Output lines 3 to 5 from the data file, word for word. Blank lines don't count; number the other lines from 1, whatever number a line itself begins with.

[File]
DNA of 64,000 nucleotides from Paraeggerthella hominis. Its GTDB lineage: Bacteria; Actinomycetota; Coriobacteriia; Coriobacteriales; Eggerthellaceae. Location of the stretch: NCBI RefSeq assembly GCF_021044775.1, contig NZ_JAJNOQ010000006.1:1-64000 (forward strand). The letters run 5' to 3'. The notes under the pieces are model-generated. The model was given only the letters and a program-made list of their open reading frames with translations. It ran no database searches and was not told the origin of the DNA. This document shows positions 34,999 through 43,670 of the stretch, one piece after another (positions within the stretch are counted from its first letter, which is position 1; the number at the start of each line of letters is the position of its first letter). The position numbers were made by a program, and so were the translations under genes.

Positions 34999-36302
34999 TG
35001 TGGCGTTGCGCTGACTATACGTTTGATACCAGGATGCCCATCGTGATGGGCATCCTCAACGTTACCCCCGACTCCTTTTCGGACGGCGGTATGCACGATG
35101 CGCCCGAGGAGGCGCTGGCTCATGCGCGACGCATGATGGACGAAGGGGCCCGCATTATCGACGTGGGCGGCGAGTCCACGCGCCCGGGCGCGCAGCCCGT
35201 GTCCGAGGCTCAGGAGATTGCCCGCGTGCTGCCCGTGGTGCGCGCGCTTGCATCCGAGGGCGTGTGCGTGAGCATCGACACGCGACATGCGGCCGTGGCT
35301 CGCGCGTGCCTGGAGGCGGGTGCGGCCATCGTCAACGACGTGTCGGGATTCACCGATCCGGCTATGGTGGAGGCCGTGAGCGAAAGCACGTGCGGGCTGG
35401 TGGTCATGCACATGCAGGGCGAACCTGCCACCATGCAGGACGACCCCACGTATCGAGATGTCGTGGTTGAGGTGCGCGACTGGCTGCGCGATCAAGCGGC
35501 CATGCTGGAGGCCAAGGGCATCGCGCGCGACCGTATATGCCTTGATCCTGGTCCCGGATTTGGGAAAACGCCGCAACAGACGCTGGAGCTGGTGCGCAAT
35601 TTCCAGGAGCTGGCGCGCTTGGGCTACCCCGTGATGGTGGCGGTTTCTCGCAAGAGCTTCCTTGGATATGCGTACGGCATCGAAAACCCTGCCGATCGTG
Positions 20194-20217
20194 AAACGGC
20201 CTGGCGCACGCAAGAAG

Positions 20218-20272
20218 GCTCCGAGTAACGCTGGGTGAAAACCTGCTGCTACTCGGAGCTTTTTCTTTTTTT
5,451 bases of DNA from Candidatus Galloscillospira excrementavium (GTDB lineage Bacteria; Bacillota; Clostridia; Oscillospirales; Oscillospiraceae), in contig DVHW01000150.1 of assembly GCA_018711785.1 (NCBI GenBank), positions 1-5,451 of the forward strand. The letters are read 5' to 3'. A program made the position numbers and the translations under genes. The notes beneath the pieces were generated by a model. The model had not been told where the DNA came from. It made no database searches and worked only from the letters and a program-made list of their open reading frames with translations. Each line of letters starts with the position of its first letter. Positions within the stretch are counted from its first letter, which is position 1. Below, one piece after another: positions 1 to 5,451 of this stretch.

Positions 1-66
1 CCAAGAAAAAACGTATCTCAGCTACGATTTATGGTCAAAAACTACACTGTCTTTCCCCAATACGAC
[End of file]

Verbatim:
34999 TG
35001 TGGCGTTGCGCTGACTATACGTTTGATACCAGGATGCCCATCGTGATGGGCATCCTCAACGTTACCCCCGACTCCTTTTCGGACGGCGGTATGCACGATG
35101 CGCCCGAGGAGGCGCTGGCTCATGCGCGACGCATGATGGACGAAGGGGCCCGCATTATCGACGTGGGCGGCGAGTCCACGCGCCCGGGCGCGCAGCCCGT